As a child, I was entranced by the Chronicles of Narnia series – the magical world of mythical talking animals in a snowy wonderland. You can re-read these stories over and over at different stages in your life and find different truths to ponder as the characters encounter and evolve their values through their adventures. On my trip to Oxford, I had the chance to see the inspiration behind these magical books.
C. S. Lewis, or Jack Lewis, as he preferred to be called, was born in Belfast, Ireland (now Northern Ireland) on November 29, 1898. Lewis’s early childhood was relatively happy and carefree until his mother died when he was 10. Lewis and his older brother were sent away to boarding school in England. While he hated the strictness of the school, Lewis was introduced to Virgil, Homer and other classics. In 1916, Lewis became a student at University College at Oxford University but with the outbreak of World War I, he volunteered for service and fought for the British Army in northern France.
Following the end of the war in 1918, Lewis returned to Oxford, where he took up his studies again graduating with first-class honors in Greek and Latin Literature, Philosophy and Ancient History, and English Literature. Lewis was elected to an important teaching post in English at Magdalen College, Oxford where he remained for 29 years.
At the age of 40, World War II started and Lewis tried to re-enter service but was not accepted. Instead he offered his home to the children evacuated from the Blitz bombings in London. The children escaping both to the countryside and from war would become part of the story for the children of Narnia.
Post WWII, between 1949 and 1954, Lewis wrote The Chronicles of Narnia, a series of seven fantasy novels for children, that is considered a classic of children’s literature. In addition to Christian themes, Lewis also borrows characters from Greek and Roman mythology as well as traditional British and Irish fairy tales. The series is Lewis’s most popular work, having sold over 100 million copies in 41 languages. It has been adapted several times, complete or in part, for radio, television, stage and cinema.
Here are the 5 sites to see whilst in Oxford to be a part of Lewis’s Narnia.
As I approached the ornate door, there was no doubt that this WAS the entrance to Narnia. In the books, the entrance is through a wardrobe, but as you approach the ornate door opposite the University Church of St. Mary the Virgin, you will want to open the door and see if a snowy world is behind it, while two golden fawns look down upon you.
There are several sites that claim to be “the Lamp-post” that inspired the major landmark in the country of Narnia. It was at the lamp-post that Lucy Pevensie first met Mr. Tumnus, who told her that it marked the beginning of Narnia. The proximity of the Lamp-post to the Narnia Ornate door will have you believing this is the one. Lewis worked at Magdalen College which is in close proximity to this site and he would have likely glimpsed the door and lamp-post daily.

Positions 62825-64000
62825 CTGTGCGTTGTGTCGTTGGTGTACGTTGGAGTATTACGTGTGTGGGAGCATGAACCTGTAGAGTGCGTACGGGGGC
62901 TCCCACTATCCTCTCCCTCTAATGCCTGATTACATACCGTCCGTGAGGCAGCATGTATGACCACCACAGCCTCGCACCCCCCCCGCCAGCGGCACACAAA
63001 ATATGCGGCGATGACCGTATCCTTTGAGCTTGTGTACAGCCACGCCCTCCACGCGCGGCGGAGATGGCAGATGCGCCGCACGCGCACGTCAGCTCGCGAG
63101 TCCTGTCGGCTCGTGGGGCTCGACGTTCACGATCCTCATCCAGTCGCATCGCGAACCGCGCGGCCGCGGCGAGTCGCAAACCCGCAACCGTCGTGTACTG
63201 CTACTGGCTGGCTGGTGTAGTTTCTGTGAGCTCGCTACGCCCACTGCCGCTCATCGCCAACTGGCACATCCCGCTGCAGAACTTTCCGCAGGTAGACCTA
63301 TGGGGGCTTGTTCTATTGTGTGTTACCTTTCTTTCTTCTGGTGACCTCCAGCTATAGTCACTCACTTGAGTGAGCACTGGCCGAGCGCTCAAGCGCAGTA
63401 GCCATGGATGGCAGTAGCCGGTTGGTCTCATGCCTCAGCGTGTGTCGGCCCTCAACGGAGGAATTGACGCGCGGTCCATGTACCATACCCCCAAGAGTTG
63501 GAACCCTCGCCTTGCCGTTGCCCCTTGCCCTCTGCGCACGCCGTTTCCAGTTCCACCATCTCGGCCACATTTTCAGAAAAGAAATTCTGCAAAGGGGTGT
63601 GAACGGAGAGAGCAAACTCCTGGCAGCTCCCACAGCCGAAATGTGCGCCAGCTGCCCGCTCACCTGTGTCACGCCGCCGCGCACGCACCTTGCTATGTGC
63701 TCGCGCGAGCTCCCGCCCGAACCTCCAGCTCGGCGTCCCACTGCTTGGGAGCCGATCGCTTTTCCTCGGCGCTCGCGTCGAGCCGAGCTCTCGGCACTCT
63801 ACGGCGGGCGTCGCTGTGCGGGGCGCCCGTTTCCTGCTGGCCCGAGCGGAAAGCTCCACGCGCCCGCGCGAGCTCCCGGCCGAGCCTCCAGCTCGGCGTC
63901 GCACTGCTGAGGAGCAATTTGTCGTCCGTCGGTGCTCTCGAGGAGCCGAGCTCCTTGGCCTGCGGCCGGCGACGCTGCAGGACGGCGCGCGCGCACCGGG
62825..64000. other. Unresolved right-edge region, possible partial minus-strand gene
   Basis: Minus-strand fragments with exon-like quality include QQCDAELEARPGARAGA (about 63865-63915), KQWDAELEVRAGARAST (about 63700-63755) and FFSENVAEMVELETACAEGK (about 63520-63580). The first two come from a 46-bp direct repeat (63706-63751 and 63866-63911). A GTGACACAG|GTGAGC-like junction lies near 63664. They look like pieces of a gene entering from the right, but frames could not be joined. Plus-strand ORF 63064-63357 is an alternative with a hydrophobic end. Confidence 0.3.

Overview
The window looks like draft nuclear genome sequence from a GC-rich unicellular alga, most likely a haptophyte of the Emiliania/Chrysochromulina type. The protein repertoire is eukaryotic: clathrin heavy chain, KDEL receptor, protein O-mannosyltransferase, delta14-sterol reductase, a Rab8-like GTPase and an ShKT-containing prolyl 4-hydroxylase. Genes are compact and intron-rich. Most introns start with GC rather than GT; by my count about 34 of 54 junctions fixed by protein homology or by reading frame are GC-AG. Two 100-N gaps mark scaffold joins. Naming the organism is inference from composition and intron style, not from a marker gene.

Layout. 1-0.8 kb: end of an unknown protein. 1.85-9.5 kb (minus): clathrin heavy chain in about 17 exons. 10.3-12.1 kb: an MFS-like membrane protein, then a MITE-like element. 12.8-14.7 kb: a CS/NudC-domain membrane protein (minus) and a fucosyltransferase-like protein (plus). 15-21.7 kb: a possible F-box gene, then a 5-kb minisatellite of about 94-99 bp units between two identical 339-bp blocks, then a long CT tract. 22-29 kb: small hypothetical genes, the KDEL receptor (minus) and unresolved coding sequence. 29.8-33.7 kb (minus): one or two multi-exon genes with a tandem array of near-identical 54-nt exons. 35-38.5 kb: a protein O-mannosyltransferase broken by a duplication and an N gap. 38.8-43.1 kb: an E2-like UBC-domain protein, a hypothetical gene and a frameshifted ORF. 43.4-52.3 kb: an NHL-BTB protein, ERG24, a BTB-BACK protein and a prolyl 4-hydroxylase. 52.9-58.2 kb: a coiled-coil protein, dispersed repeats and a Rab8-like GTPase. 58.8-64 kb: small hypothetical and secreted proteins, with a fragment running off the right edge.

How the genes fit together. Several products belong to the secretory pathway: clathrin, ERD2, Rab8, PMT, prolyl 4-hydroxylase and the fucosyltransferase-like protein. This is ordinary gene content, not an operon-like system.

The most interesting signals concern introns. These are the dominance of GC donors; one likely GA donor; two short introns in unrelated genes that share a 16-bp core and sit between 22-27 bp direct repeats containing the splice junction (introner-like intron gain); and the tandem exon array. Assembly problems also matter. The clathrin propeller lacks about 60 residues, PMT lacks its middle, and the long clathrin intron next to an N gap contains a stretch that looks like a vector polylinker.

Magdalen College is one of the most beautiful colleges at Oxford University. One of the most remarkable feature is its cloisters, where the animals carved onto the pillars look poised as though waiting for Aslan himself to breathe life into them. These carvings are thought to have inspired CS Lewis to write the part in the Chronicles of Narnia where Aslan brings frozen animals back to life.
CS Lewis grew up Catholic, but became an Atheist at 15 after being disillusioned by the duty of church. Lewis converted back to Christianity in 1931 following a long discussion and late-night walk with his close friends Tolkien and Hugo Dyson. Christianity is the one truth myth, they positioned, through which all the other myths reverberate and take themes — particularly the death and resurrection of a god. He became a member of the Church of England – somewhat to the disappointment of Tolkien, who had hoped that he would join the Catholic Church. You can take this same walk and ponder their conversation next to The Botanic Garden
End your day through CS Lewis’s Narnia as he did with a pint at Pub #49. The Eagle & Child is where Lewis, Tolkien and other members of The Inklings literary group used to meet, have a pint, and discuss their works between 1933 and 1962. The Inklings inspired each other as contemporaries to great works, but also had different viewpoints.
Tolkien’s approach to created fantasy was to make a world so internally consistent . . . [that] you didn’t have any reference points to take you out of the world. Lewis did more of a literary stew and he pulled things in from all over, including Father Christmas,” she said. “For Tolkien that was disruptive and not consistent.”
- Look For: A handwritten note to the landlord, pinned up above the fireplace reads ‘The undersigned, having just partaken of your ham, have drunk to your health’, and is signed by the group.